"To be truly radical is to make hope possible, rather than despair convincing." - Raymond Williams

Interview on grief, Dark Optimism, aliveness and activism

by Shaun Chamberlin on December 21st, 2014

Kosmos Dark Optimism image

This is an excerpt from a longer video interview Rhonda Fabian conducted with Shaun Chamberlin at the New Story Summit in Findhorn, Scotland as part of a Findhorn Foundation documentary initiative.

Originally published in the Kosmos Journal.

Rhonda Fabian: Shaun, please tell me what Dark Optimism means to you.

Dark Optimism is a widely misunderstood term. I get a lot of people coming up to me saying, “Are you feeling dark today, or optimistic?” That’s not quite what I mean. Dark Optimism means being unashamedly positive about the kind of world we could create, but unashamedly realistic about how far we are from doing that right now.

So it’s not that sort of bright shiny optimism, which I can find quite frustrating. It’s more like, “Well everything isn’t fine actually, you know?” It’s an ability to look at the more difficult aspects of where we are and what we’re doing, whilst also retaining a sort of deep faith in human potential. And also drawing on the deeper questions of why we’re really here. And does the state of the world in any way challenge our purpose in being here, or make that impossible? I don’t think it does.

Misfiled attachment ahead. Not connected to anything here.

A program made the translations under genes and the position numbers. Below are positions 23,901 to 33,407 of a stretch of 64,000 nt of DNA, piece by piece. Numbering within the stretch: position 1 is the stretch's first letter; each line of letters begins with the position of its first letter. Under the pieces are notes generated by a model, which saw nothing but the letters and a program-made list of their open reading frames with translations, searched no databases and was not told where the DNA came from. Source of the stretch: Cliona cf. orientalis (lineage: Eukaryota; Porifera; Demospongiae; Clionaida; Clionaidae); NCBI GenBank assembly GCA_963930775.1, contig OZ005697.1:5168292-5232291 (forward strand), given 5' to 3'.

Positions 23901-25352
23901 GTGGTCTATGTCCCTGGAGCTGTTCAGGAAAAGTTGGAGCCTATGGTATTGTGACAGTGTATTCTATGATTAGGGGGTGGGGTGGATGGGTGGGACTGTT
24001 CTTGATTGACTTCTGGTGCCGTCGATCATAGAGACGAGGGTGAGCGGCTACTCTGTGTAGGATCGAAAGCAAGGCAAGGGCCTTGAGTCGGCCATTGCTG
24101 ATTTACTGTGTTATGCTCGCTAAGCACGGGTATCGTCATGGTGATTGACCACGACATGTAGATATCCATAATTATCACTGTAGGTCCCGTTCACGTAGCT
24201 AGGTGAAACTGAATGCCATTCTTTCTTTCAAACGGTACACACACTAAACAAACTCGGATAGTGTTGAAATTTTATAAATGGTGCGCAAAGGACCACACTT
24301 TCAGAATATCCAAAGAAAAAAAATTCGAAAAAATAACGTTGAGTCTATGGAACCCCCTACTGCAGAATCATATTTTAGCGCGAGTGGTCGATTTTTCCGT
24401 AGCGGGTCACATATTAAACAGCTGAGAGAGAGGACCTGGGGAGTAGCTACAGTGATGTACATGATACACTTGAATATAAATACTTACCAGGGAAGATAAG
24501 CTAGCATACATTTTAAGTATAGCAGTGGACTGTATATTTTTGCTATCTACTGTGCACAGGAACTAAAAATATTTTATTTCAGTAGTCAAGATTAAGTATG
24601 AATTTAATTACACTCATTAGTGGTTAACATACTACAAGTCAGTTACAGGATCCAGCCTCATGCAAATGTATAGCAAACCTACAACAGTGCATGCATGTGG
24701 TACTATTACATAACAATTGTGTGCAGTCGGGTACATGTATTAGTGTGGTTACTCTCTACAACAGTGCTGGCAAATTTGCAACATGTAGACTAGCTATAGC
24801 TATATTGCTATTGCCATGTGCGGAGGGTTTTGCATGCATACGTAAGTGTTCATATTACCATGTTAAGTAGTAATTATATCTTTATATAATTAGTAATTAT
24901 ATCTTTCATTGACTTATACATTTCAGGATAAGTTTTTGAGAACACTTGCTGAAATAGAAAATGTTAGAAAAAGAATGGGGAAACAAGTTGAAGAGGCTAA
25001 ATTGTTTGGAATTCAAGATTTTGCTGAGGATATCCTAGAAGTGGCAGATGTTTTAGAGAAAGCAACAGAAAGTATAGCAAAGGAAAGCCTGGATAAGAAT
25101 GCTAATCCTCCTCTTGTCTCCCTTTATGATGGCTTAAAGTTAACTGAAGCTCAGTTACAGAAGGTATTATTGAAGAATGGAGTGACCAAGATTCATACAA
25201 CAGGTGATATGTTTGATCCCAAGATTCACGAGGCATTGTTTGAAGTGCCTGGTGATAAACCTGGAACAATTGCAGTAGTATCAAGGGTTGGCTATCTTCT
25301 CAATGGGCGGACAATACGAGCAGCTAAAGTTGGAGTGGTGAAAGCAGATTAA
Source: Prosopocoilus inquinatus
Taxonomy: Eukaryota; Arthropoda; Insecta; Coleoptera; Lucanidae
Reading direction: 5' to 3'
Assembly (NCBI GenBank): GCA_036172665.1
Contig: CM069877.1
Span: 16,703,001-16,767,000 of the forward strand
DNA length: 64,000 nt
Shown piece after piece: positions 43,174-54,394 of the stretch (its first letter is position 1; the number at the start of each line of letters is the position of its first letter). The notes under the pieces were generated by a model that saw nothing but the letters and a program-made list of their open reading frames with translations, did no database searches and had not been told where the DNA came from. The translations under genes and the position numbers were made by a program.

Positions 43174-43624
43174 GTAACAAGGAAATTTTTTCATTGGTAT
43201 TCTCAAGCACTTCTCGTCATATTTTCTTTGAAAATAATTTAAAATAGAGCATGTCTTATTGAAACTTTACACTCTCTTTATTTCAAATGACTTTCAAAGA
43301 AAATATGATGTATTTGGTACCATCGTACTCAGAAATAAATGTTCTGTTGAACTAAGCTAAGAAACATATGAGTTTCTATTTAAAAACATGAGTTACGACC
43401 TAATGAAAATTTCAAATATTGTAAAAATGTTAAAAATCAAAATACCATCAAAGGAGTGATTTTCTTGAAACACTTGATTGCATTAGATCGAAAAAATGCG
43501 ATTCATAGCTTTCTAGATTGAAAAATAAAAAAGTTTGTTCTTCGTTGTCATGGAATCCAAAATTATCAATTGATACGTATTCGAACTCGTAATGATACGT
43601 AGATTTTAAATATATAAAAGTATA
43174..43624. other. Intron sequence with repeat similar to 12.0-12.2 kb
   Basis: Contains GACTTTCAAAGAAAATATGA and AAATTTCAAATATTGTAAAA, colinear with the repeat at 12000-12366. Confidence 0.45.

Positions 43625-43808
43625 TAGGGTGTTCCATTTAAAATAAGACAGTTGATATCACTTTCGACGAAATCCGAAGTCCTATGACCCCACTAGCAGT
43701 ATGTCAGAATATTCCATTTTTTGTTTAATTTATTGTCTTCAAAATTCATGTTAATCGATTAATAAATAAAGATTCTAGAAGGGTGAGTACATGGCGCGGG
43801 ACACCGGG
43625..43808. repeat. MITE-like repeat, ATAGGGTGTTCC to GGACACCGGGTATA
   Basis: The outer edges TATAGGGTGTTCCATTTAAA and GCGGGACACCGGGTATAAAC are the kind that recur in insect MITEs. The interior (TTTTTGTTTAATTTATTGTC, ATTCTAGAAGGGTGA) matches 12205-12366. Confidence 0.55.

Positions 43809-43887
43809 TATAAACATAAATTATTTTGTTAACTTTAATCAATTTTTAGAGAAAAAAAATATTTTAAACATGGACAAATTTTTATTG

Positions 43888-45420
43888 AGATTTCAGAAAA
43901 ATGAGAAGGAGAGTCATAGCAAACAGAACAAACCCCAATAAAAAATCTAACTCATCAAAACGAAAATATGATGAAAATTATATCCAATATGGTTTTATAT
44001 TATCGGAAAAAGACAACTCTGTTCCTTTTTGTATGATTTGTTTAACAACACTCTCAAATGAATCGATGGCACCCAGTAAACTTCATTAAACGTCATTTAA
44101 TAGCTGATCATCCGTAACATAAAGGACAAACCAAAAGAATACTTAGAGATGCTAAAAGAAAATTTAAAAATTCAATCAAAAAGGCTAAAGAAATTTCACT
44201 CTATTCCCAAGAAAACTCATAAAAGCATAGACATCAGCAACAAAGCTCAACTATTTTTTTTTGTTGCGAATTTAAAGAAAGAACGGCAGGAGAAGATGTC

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The secret truth behind environmentalists’ favourite argument

by Shaun Chamberlin on January 20th, 2013


When environmentalists argue amongst themselves, whether at some formal debate or late at night over a few drinks, I confidently predict that the argument will go like this.

One will say (in one form or another):
“There’s no time to wait for radical change or revolution; the crisis is overwhelmingly urgent, we simply have to act within the frameworks we have now”.

The other will argue (in one form or another):
“But there’s no point in acting without radical change or revolution; without that we are only addressing symptoms and not the real problems”.

We’ve all participated in those kinds of arguments, and we’ve all heard them a hundred times.  They become a little tiresome.  But I believe that they point towards a truth that remains unspoken.
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Of grief

by Shaun Chamberlin on December 21st, 2012

'From fire, Redwood', by Maria Elvorith

Let me tell you a story.

It’s a story about our land – our home – and our ability to live peaceful, harmonious, respectful lives upon it and in partnership with it.

And it’s a story about the big bad political structures and corporate institutions that conspire to stop us doing so, using the unspeakable, impenetrable black magic of bureaucracy and backhanders to bind our best efforts with frustration and fatigue.

Oh, you already know that one?


Ok, then maybe you’re ready for the next chapter, about what comes after?

Fine. Sit down, make yourselves comfortable.
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